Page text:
In the church where I pastor, we view it as our mission to call sinners to repentance and faith. If a member of our church were telling sexually immoral people that they need not repent of their sexual immorality to follow Jesus, that would be an existential problem for us. We cannot have members telling sinners that they can follow Jesus and pursue sexual immorality—especially since the Bible so clearly teaches that the impenitent sexually immoral person does not inherit the kingdom of God (1 Cor. 6:9-11). Anyone contradicting the Bible’s message on this point would be leading sinners away from Jesus not to Jesus.

That is why we would try to correct that member’s error and exhort them to cease and desist of that false teaching. If they failed to respond to correction, then they would be subject to the church’s discipline (Titus 3:10). Persistence in this error could in fact lead to excommunication. In other words, a settled commitment to the “affirming” position would in fact compel us to treat the “affirming” member as an unbeliever and set them outside of the church (Matt. 18:17). How could a faithful, disciplined congregation do otherwise?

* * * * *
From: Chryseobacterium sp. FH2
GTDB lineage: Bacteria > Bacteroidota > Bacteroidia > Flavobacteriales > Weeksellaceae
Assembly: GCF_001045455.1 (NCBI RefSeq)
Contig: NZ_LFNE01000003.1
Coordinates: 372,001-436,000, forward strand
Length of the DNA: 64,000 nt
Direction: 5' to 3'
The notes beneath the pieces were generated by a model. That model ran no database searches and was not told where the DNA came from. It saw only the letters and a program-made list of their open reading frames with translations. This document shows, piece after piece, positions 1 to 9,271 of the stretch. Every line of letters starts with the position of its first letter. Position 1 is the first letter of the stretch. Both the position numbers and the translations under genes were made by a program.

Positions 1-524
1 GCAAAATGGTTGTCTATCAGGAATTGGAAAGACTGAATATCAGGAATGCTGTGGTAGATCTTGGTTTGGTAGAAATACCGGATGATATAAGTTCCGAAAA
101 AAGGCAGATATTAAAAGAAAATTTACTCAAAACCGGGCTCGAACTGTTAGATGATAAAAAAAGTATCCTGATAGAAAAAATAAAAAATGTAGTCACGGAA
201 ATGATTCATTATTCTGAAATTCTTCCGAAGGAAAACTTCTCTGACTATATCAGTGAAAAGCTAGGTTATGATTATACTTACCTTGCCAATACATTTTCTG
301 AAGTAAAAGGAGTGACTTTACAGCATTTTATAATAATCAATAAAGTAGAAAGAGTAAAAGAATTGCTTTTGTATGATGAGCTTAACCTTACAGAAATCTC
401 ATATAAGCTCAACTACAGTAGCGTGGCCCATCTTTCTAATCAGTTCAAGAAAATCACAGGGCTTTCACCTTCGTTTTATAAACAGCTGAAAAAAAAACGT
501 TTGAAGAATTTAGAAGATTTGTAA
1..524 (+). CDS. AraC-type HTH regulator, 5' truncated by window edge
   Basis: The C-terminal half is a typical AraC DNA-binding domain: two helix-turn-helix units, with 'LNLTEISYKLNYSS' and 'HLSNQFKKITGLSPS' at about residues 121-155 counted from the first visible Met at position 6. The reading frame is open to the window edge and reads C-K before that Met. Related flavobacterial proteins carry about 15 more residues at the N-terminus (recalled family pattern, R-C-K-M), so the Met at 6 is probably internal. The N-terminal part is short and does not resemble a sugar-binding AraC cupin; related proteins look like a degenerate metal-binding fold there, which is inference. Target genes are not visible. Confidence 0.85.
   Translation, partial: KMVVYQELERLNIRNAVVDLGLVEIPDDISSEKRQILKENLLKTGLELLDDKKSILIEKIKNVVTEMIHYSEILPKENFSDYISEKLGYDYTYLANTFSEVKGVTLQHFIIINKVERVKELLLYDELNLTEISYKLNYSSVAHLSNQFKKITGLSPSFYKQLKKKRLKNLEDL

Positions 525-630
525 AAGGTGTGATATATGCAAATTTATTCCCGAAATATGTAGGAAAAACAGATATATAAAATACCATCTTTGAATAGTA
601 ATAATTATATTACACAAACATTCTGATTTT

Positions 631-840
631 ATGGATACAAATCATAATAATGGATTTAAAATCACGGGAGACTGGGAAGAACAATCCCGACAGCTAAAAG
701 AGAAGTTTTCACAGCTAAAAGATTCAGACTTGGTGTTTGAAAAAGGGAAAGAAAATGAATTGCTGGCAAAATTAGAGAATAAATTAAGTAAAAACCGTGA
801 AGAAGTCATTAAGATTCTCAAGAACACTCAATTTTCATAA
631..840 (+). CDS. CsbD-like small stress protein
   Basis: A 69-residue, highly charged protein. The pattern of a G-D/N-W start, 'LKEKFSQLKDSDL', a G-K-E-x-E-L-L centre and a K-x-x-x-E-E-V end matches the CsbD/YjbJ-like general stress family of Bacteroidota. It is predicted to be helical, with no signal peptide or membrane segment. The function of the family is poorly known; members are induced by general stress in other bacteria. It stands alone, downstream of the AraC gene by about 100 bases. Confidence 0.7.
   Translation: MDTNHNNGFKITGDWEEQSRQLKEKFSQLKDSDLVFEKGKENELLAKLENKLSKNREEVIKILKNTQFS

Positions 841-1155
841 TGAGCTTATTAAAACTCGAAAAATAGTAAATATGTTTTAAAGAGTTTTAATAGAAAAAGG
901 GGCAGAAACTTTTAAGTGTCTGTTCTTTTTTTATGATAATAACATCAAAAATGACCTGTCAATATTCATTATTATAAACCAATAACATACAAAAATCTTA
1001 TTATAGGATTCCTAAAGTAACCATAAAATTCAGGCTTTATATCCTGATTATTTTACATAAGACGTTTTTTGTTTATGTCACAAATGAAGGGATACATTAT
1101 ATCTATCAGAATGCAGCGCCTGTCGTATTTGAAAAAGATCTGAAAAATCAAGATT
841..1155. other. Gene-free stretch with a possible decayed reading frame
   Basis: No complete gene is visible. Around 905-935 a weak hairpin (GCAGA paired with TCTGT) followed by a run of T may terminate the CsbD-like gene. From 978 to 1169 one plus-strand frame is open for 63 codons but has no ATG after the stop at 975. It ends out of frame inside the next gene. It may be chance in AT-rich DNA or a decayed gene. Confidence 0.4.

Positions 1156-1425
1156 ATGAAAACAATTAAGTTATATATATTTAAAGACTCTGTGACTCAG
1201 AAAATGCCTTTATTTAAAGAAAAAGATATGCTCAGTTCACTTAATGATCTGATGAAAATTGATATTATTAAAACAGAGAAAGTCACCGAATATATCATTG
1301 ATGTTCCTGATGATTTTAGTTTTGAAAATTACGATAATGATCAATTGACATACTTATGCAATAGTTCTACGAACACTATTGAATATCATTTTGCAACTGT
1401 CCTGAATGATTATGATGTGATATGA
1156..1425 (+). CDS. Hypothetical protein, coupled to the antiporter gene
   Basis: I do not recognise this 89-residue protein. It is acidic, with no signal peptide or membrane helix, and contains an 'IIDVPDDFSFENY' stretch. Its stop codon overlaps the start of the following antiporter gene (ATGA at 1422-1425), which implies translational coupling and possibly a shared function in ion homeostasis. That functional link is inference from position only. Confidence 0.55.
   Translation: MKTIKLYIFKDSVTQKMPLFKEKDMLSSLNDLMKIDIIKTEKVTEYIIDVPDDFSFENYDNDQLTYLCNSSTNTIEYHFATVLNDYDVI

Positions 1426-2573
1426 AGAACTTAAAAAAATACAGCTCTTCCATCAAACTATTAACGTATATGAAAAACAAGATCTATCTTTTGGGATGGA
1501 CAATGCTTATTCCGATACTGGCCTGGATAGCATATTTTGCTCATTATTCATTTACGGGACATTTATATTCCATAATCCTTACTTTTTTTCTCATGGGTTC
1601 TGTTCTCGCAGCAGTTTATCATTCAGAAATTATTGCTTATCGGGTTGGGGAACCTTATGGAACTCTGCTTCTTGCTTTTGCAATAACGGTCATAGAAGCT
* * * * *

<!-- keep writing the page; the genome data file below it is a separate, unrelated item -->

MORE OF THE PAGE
Jacobs argues likewise that “affirming friends” need not be regarded as false teachers on their way to perdition. They are simply mistaken brothers like Peter in Galatians 2. So Jacobs concludes:

So if you can be as wrong as Peter was about something foundational for the Gospel and still not be denounced as a false teacher, then I think it follows that if people do not “walk correctly” in relation to biblical teaching about sexuality, they likewise need not be treated as pseudodidaskaloi but can be seen as brothers and sisters whom those who hold the traditional view patiently strive to correct, without coming out from among them, speaking with the patience and gentleness commended in 2 Timothy 3:24-25.

Jacobs is right that not every purveyor of false teaching is a lackey of the Devil. But what Jacobs seems to miss here is the difference between false teachers who respond to correction and those who do not. We have examples in scripture where bona fide believers are the source of error in the church. Apollos was a man mighty in the scriptures who taught accurately about Jesus but who nevertheless was only familiar with John’s baptism. In Apollos’ case, his deficient teaching was an error of omission. He simply did not yet know the full apostolic message. Priscilla and Aquila came alongside Apollos and explained to him the way of God “more accurately” (Acts 18:26). Presumably, Apollos responded favorably to their correction such that Paul would later identify Apollos as a co-laborer in preaching the gospel (1 Cor. 3:5-9).